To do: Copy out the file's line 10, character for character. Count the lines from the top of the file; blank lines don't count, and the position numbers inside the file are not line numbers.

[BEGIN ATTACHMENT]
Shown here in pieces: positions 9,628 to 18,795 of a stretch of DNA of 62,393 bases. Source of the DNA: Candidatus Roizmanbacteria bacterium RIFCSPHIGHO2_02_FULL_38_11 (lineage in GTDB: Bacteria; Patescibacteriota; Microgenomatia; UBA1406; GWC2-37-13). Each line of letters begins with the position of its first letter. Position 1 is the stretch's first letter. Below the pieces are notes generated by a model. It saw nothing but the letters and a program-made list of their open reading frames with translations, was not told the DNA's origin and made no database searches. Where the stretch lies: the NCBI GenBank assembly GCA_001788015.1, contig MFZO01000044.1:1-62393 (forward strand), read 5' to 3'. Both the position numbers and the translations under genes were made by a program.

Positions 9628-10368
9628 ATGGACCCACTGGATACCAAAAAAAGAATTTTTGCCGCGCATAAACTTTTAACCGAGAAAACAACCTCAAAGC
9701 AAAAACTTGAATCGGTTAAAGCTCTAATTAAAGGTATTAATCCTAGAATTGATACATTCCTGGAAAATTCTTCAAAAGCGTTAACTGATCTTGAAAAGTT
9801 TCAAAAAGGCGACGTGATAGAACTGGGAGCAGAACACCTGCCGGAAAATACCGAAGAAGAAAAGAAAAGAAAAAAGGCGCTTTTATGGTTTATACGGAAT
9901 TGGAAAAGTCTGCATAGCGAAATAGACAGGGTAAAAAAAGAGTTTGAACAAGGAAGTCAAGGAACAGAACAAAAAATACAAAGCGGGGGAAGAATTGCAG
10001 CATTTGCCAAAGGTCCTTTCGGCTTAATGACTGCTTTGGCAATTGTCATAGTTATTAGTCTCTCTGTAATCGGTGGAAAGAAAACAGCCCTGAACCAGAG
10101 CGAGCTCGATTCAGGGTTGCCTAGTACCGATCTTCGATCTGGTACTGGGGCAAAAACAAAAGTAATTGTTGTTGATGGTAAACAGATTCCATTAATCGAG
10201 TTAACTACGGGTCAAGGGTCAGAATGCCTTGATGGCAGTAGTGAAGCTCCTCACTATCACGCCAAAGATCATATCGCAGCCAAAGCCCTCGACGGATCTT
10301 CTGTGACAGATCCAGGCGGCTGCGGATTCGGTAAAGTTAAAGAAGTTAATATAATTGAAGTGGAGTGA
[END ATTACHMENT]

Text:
10301 CTGTGACAGATCCAGGCGGCTGCGGATTCGGTAAAGTTAAAGAAGTTAATATAATTGAAGTGGAGTGA